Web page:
The Hackers Brief from Cyber Wyoming is sponsored by First Federal Bank & Trust. Be aware of the latest scams in Sheridan, Wyoming and the rest of the nation.
Dick’s Sporting Goods impersonation
A Big Horn citizen reported an email with the subject line of
“Congratulations!” impersonating Dick’s Sporting Goods encouraging you to answer a survey and win a Yeti backpack cooler.
tut.com scams continue
This time a Sheridan citizen reported an impersonation of Ace Hardware and the three credit reporting agencies from a tut.com email address. The links continue to redirect to a UK
company with Christmas cards in the address. The subject lines were “2nd attempt for [redacted name]” and “Your Transunion Equifax and Experian 2022.” CyberWyoming Note: We have notified the real Tut.com that these are occurring and hope that this will be resolved soon.
Security expiration scam
If you receive an email from “Support Team” at a Gmail address, it is a big clue that real companies that sell McAfee antivirus software don’t use Gmail addresses. Also, the email charges $389.89 for the software and it retails for under $25. Don’t call the number in the email. Reported by a Sheridan citizen.
Winner of an Iphone scam
Another email from the Tut.com email address is spoofed as iphone14 and even has the registered trademark ® in the sender’s address. The subject is “[Name redacted], We have a surrprise for you!” Note the misspelling in the subject line and remember that iPhone would never send anything out with errors like that! Reported by a Sheridan citizen.
Do you need a loan?
If you receive an email saying they have 3% loans and to contact a Gmail address representing Dr. Robert James, a Laramie citizen wants you to know it is a scam.
Recent publicity for big number lottery prizes has tempted crooks to revive a longstanding scam in which they pretend to be winners wanting to give away some of their winnings to random people. Using SMS texts and emails, they usually spoof the names of actual winners so it looks like their offer is legit. Recipients are told to call an untraceable number where they’re instructed to pay “processing fees,” which can run into thousands of dollars. Remember that, while many lottery winners have chosen to donate to worthy causes, there’s no record of any of them ever giving away money at random. You’re just not going to be that lucky! Brought to you by scambusters.org.
AARP reminder - put the brakes on DMV scams
If you receive a text message from Wyoming’s DMV that requests payment for overdue fees and threatens license suspension, ignore it. Also watch for fuel rebate scams. Finally, double check your web search – there are fakes sites out there. Wyoming’s real DMV website is through Wyoming’s Department of Transportation https://dot.state.wy.us/home.html.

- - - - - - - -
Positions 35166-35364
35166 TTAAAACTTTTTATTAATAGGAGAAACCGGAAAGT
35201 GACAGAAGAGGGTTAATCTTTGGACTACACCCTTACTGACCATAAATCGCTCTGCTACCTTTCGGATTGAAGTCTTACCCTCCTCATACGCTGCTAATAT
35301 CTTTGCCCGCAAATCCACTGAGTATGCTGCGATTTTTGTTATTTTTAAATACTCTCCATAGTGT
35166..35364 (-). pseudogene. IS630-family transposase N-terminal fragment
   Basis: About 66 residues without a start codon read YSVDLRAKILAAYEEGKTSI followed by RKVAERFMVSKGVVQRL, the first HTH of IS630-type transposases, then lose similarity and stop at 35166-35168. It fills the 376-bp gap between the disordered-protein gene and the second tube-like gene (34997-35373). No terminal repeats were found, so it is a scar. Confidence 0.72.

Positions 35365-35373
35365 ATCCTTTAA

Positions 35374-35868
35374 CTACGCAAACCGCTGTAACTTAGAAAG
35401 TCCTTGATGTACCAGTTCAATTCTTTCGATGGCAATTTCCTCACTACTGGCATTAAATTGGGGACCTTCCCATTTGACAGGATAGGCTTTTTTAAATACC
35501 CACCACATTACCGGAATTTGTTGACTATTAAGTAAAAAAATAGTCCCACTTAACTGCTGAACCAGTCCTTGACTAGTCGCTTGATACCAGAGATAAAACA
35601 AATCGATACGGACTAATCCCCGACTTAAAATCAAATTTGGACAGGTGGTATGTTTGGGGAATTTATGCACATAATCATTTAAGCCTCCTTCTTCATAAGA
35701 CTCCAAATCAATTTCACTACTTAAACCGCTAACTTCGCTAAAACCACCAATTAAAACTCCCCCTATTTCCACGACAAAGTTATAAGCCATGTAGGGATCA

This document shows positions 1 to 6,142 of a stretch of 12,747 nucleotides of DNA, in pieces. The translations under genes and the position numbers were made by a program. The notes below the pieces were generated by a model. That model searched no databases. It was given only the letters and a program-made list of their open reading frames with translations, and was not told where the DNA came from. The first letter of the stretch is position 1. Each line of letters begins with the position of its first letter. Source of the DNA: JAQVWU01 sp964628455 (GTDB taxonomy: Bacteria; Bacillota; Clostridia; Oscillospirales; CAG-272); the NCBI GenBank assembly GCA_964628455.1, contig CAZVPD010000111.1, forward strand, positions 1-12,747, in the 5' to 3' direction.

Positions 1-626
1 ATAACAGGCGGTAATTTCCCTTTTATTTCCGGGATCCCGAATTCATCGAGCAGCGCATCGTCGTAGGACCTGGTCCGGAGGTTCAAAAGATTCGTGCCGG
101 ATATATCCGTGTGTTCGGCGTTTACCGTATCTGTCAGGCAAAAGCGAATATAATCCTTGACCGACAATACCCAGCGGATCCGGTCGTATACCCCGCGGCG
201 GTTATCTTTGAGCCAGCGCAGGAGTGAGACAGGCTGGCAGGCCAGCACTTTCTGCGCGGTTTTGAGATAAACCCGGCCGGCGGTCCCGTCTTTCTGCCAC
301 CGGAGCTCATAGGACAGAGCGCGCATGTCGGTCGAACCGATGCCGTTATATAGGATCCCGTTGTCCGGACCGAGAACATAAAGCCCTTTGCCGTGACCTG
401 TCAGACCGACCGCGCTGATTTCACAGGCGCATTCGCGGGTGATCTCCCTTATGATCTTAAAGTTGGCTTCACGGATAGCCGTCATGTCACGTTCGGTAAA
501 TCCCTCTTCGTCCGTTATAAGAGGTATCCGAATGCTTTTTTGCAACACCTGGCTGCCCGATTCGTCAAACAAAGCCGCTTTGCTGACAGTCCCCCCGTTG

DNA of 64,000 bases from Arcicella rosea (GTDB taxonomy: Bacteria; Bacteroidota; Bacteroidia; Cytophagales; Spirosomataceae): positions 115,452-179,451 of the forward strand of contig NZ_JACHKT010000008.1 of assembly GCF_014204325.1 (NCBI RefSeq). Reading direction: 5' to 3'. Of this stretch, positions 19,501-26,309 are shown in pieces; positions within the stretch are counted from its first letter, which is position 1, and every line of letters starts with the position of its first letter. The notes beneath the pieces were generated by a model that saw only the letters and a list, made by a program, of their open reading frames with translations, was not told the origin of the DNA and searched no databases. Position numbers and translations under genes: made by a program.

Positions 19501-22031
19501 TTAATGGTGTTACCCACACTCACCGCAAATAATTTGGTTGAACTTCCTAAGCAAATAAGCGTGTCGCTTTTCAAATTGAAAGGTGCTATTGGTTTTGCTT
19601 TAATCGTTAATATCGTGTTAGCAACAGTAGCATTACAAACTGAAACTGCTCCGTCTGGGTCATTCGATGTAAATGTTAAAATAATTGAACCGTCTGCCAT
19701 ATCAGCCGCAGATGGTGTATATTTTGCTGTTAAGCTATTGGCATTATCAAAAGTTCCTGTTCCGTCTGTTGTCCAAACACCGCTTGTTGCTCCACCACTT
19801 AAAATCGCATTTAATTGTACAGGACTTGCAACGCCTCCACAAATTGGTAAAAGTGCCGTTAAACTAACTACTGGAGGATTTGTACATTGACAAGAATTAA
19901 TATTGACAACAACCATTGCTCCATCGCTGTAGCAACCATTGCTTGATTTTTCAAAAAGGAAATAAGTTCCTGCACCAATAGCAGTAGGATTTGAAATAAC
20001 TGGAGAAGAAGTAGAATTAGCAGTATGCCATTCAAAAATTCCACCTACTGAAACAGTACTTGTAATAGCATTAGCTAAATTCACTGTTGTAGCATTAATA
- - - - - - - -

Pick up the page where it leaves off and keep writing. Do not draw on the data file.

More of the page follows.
Virtual school? Watch for apps collecting data
According to the Washington Post, one learning app used by 60,000 US schools contained code capable of identifying a student’s unique ID from their phone or school-issued device, which could then be used to track them, learn what they were interested in buying, and push ads to them for these products. A Human Rights Watch study found that nearly 90 percent of the remote education tools they investigated were designed to send data about classes and individual students to advertising technology firms, including Google and Facebook. This would enable them to discover students’ interests and buying behaviors. What to do? Review the privacy settings in the teaching application that your children use and contact your local school district if you have concerns. Brought to you by scambusters.org.
FTC alert student loan payment pause
Scammers often take advantage of current events. With the extension granted until December 31, 2022 to pause student loan payments, remember that you don’t need to do anything or pay anybody to sign up for the new program or the pause. No one can get you in early, help you jump the line or guarantee eligibility. Just check with your federal loan servicer.
MS-ISAC and CISA patch now alert
The Multi-State Information Sharing and Analysis Center (MS-ISAC) or the Cybersecurity & Infrastructure Security Agency (CISA) has published a patch now (update your software) alert for Apple, Cisco’s Secure Web Appliance, and Google’s Chrome browser products. If you use these products, make sure the software (or firmware) is updated.
Please report scams you may experience to firstname.lastname@example.org to alert your friends and neighbors.
Other ways to report a scam:
• Better Business Bureau Scam Tracker: www.bbb.org/scamtracker/us/reportscam
• File a complaint with the Federal Trade Commission at ftc.gov/complaint
• Report your scam to the FBI at https://www.ic3.gov/complaint
• Reported unwanted calls to the Federal Trade Commission’s Do Not Call Registration.
• Online at https://complaints.donotcall.gov/complaint/complaintcheck.aspx or call 1-888-382-1222, option 3
• Office of the Inspector General: www.oig.ssa.gov
The AARP Fraud Watch Network and Volunteers of America (VOA) created a new, free program to provide emotional support for people impacted by a scam or fraud, called ReST. Visit www.aarp.org/fraudsupport to learn more about the free program and register.